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Khama sceptical about Mugabe peace calls
14/02/2013 00:00:00
by Staff Reporter
 
Election concern ... President Ian Khama
 
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BOTSWANA President Ian Khama has expressed reservations over the possibility of peaceful elections in Zimbabwe saying those responsible for the “brutality and intimidation” of 2008 remain in place and ready to act.

Speaking in Gaborone on Wednesday, Khama said he hoped elections which Prime Minister Morgan Tsvangirai suggested could be held in July would be peaceful and fair.

"All I can say right now is that I hope there will be a credible election … The reason I say ‘hope’ is because all the people who were involved in the brutality and intimidation that took place back then are still there today," he told Business Day.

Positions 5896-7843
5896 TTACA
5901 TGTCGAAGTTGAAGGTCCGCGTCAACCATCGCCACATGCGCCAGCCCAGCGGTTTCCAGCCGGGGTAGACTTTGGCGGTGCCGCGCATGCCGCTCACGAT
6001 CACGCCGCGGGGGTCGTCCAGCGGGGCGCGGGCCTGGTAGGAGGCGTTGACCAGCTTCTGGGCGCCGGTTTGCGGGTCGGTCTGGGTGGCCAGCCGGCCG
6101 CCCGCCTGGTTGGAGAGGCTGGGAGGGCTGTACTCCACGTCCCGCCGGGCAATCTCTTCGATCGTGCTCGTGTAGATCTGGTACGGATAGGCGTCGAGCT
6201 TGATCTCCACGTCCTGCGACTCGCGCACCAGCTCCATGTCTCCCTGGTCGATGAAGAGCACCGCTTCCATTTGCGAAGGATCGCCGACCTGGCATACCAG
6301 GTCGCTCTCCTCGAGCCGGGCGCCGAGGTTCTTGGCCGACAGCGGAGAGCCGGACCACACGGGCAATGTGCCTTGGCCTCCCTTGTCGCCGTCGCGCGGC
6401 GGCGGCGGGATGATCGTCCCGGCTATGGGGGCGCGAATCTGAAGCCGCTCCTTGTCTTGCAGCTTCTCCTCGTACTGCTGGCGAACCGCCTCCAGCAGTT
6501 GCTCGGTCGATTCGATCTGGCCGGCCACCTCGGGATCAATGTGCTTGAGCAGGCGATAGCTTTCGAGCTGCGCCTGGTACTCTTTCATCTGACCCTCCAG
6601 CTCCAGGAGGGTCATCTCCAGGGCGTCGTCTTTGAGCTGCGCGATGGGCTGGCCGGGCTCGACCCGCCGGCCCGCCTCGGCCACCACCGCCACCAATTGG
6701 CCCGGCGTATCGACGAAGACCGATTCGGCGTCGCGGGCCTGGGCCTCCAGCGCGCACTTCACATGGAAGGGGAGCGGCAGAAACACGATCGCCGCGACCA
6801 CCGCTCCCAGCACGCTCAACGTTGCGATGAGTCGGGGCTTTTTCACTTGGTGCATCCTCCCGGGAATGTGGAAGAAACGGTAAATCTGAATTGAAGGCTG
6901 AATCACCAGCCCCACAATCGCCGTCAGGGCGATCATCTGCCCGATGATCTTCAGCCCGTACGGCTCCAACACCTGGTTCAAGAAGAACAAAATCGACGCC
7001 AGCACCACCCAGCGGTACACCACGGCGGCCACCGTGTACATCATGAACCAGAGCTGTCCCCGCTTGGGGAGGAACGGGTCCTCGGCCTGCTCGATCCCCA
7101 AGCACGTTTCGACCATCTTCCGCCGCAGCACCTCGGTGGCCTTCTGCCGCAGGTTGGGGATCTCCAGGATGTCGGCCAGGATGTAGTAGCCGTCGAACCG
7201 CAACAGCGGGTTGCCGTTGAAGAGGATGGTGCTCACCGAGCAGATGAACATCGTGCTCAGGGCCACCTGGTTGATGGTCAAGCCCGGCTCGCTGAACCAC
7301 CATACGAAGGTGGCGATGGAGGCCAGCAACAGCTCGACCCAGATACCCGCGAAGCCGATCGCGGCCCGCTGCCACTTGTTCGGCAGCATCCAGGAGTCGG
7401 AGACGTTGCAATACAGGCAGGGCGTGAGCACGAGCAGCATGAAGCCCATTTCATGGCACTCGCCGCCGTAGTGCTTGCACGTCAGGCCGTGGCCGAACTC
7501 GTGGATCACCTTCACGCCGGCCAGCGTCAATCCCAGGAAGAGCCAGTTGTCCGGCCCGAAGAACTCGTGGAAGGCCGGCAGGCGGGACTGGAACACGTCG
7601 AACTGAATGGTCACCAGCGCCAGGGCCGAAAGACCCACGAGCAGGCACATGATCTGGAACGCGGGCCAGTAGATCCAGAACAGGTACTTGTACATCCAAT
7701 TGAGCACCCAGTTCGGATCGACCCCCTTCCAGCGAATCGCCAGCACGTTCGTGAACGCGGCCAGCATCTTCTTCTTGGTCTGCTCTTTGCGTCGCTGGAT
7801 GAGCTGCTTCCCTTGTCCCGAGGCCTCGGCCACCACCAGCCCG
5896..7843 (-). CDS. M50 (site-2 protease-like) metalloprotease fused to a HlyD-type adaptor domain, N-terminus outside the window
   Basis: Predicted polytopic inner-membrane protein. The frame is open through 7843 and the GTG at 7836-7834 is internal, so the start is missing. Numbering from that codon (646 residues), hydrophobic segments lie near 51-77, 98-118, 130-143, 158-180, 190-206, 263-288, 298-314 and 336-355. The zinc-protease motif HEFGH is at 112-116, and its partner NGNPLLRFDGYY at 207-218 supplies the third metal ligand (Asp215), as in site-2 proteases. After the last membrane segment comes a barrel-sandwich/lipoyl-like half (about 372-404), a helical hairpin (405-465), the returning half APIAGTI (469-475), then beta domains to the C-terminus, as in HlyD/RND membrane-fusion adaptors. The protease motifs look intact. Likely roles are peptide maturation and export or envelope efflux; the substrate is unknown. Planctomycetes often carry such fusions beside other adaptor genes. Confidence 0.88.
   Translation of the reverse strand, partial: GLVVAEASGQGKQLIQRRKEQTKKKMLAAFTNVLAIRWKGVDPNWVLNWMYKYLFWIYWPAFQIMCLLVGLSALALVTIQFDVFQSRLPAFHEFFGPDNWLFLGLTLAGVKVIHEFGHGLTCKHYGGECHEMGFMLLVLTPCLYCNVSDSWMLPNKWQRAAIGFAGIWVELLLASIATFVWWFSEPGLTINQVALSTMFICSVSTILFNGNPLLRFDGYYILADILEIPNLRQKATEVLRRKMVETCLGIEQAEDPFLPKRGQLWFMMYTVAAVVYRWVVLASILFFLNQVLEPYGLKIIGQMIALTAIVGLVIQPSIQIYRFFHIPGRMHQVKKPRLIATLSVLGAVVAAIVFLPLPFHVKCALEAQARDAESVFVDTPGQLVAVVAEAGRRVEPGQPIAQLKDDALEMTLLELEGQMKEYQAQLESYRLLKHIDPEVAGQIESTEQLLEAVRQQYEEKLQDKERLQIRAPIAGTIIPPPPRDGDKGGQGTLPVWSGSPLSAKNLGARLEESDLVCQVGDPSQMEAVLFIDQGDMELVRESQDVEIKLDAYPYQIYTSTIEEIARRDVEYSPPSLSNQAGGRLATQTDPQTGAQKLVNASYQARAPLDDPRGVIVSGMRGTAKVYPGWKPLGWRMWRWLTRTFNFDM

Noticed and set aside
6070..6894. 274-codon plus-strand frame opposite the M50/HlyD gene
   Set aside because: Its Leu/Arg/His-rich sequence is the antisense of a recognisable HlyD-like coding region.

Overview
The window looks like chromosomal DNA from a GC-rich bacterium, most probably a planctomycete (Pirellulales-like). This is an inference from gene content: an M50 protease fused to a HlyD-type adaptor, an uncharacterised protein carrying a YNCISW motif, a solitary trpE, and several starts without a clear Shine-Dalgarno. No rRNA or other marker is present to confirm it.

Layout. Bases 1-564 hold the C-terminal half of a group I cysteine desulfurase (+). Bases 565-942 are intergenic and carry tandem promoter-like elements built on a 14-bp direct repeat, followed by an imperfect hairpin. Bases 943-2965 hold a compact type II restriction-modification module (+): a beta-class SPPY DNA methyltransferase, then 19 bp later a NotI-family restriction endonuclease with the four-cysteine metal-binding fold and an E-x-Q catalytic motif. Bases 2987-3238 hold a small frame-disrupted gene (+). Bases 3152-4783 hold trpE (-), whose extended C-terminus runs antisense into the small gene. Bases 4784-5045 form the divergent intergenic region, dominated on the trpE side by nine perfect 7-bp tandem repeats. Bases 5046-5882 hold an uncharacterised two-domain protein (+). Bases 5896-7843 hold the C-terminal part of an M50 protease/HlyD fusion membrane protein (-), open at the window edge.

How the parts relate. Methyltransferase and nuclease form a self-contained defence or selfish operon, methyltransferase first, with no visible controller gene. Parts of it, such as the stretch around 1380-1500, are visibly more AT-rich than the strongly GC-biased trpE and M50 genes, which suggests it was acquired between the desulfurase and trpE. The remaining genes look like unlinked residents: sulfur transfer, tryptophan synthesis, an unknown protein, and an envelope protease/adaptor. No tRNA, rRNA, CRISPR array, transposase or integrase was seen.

"I have not seen any evidence that they have changed their attitude towards trying to ensure that Zanu (PF) will emerge victorious."

Zimbabwe will vote on a new constitution on March 16 and hold crunch elections in July, Tsvangirai said on Wednesday, setting a timetable that will end the unity administration between the MDC-T leader and veteran President Robert Mugabe.

Tsvangirai won the first round of the Presidential ballot in 2008 but pulled out of the run-off accusing Mugabe of brutalising his supporters.

Khama said he feared a repeat of that violence.

"I think that they (Mugabe supporters) are still capable of trying to engage in intimidation, deploying the security services to bring that about … telling the people in the security services how they should vote. The potential for that is still there."

Both Mugabe and Tsvangirai have urged supporters to desit from violence and ensure peaceful elections.

Still, Khama said he would urge his SADC colleagues to send an election monitoring team well before the polls "so that you can monitor all the kinds of things that went wrong before the election last time and give comfort to the citizens, to be able to go about their political campaigning knowing observers are there."

He said the Zimbabwean authorities should be persuaded to drop their objections to international observers.


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